Laboratory-developed tests (LDTs) have proliferated in the absence of clear guidelines and regulations. So how can laboratorians, physicians, and patients be assured of the quality of the diagnostic result? A panel of clinical genomics experts (Girish Putcha, MD, PhD, Director of Laboratory Science, Palmetto GBA; Roger Klein, MD, Principal, JD Consulting; Elaine Lyon, PhD, Medical Director, Molecular Genetics and Genomics, ARUP Laboratories; and Russell Garlick, PhD, CSO, SeraCare) delved into this topic during the audience Q&A session of a recent webinar hosted by GenomeWeb (you can download a full report on the entire series here).
Audience Question: Understanding that labs are moving towards better and more standardized approaches with validations of their own LDTs, what are ways we can ensure test results across different medical centers will correlate?
Elaine Lyon: One of the issues in inherited diseases is that different labs may have slightly different panels, and add a few other genes that another lab may not have. So when you’re ordering them, you have to look carefully to see what the [different] content is between the laboratories. What could help would be more clinical guidelines for the clinical validity, utility of these gene panels, and some help in establishing what should be on them for at least a minimum set. Then, obviously, proficiency testing that can show performance across laboratories, and I would encourage that those proficiency tests be published.
Girish Putcha: I think one way to address this specific question is having greater transparency around how specific labs and specific tests actually perform. Beyond that, efforts need to be made to develop standard reference samples that could be used across different laboratories to effectively compare issues around limits of detection and so forth. And finally, materials from NIST, SeraCare, Horizon, and so forth where, again, if you have common samples that can be effectively produced in bulk to allow the same sample to be tested in different laboratories, that will help provide greater transparency into how exactly the labs and the tests compare.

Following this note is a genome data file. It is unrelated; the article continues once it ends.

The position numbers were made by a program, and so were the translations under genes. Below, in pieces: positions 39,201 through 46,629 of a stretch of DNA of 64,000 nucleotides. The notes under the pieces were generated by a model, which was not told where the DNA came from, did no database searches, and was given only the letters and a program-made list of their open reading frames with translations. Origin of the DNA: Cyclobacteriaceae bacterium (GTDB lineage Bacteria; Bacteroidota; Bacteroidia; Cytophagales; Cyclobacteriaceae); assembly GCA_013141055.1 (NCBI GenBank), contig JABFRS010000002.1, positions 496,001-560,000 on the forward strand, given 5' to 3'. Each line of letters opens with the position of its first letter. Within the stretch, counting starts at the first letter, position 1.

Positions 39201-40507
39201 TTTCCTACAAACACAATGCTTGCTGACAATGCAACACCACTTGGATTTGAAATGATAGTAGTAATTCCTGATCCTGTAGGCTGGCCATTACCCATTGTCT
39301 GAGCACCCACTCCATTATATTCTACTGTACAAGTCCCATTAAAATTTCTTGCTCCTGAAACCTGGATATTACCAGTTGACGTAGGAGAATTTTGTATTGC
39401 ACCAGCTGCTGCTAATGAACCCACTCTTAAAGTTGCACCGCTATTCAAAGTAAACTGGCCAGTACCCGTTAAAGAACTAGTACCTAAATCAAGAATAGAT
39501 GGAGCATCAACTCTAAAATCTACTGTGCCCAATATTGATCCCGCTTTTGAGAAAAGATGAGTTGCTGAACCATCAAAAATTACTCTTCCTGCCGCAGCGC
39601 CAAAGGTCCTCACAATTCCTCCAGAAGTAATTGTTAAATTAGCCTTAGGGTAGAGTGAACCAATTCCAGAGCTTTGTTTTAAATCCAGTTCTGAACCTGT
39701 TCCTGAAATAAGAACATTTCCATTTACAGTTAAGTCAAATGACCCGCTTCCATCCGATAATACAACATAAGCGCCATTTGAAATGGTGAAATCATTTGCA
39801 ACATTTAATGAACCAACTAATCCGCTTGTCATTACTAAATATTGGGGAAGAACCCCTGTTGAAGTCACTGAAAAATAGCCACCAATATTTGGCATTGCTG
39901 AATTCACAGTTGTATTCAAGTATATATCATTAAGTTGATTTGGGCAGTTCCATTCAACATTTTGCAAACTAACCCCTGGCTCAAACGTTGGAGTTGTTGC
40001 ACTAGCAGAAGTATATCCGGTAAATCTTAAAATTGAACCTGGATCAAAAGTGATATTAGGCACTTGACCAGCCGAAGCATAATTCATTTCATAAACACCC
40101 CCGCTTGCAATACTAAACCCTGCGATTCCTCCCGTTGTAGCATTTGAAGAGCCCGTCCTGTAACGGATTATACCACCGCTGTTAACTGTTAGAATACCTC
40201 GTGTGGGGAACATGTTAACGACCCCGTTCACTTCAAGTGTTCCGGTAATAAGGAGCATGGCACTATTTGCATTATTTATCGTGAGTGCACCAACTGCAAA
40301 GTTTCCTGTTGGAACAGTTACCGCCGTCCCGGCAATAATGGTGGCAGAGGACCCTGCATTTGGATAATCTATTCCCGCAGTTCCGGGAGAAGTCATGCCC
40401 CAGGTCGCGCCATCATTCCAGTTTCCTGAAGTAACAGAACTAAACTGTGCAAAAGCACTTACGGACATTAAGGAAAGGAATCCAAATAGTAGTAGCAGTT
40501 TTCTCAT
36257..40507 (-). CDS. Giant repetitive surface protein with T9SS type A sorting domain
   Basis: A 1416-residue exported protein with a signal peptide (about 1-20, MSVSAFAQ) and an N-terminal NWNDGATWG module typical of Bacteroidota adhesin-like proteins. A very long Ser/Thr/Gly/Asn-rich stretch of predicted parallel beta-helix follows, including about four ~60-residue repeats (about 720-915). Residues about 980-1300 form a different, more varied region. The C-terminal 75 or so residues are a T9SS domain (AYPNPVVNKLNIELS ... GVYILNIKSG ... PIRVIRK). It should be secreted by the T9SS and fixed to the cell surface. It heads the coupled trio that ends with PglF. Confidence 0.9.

Russell Garlick: I would suggest that proficiency testing is the way to go with sample testing, but the samples have to be challenging to laboratories – with types of variants near the detection limit. I’ve also observed that laboratories go to great lengths during their validation work, but there’s really no way to publish them in the literature. We need an approach where laboratories can validate an assay, publish their results for viewing by the industry and their customers, say the oncologist, and then show the results with these really challenging proficiency testing samples. I think that will go a long way to approach the issue.
Roger Klein: I think it’s important to understand that for typical mutations that are common, recurrent mutations that are known, or mutations in genes that are known to have documented clinical importance and for which there’s a high level of evidence for use in therapy, the reproducibility rate for these assays is extremely high. I think that’s reflected in the proficiency testing that folks are talking about. Where we’re seeing differences in the tumor area is around the lower limit of detection of the assays, and I think it’s important to understand that cancer testing is complex. You have materials that can be heterogeneous and basically the input DNA reflects what the allele proportion of the mutation is in a true sense, and that can vary by laboratory as well, based on the enrichment or the particular specimen that’s extracted. The fundamental point is that while you can look with assurance at the vast majority of testing for typical recurrent mutations that are used to guide therapy, there can be some question surrounding the lower limit of detection, but often we don’t understand the clinical significance of those. So it’s challenging to even understand what some of these very low level mutations mean that might be detected by some labs and not by others.
Girish Putcha: The question about allele fraction and limit of detection and what is clinically relevant – I think this is the challenge, because the truth is, as far as I'm aware, we really don’t know. So the general idea is lower is better because it’s more sensitive, so you can detect it earlier, but the reality is you might also be picking up things that are subclinical, so that even if you treat them it’s not going to make much of a difference.
This is an excerpt from one webinar in a series of four. Download the full webinar series report to get the panelists’ expert views on validating clinical next-generation sequencing assays. The report also includes valuable case studies from renowned clinical genomics experts such as Drs. Greg Tsongalis, Bob Daber, and more.